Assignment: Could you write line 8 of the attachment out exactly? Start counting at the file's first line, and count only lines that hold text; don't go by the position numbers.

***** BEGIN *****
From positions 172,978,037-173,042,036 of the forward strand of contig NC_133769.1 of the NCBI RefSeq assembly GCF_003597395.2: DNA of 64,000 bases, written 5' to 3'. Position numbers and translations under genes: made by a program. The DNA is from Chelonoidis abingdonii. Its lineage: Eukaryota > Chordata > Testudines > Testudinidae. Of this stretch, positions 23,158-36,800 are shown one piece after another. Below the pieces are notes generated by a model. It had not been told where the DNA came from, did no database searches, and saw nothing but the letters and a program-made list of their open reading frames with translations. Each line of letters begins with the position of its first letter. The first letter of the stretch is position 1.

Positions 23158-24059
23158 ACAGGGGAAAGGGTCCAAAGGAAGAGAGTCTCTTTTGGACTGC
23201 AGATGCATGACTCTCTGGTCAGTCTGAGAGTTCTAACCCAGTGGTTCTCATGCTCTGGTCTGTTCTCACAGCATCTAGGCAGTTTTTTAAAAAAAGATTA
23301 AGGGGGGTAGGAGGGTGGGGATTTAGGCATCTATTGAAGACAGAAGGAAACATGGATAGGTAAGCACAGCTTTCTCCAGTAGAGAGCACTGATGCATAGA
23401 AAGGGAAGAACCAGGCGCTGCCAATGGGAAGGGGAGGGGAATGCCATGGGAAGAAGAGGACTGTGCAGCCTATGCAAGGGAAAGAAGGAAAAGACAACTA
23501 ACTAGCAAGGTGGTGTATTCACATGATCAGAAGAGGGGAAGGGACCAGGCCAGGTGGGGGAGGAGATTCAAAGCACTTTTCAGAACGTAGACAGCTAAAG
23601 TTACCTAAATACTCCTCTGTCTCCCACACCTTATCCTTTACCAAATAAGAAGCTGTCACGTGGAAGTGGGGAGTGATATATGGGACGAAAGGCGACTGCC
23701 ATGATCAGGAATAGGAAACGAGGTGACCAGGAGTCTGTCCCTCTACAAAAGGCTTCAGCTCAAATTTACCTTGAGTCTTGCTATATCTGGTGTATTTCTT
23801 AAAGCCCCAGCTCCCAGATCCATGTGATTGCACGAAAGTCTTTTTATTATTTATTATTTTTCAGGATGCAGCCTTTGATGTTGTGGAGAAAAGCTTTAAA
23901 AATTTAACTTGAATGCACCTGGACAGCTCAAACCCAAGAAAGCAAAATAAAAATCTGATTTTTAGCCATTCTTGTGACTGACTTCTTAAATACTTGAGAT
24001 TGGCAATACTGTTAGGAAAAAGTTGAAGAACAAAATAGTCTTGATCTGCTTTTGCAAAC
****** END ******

23601 TTACCTAAATACTCCTCTGTCTCCCACACCTTATCCTTTACCAAATAAGAAGCTGTCACGTGGAAGTGGGGAGTGATATATGGGACGAAAGGCGACTGCC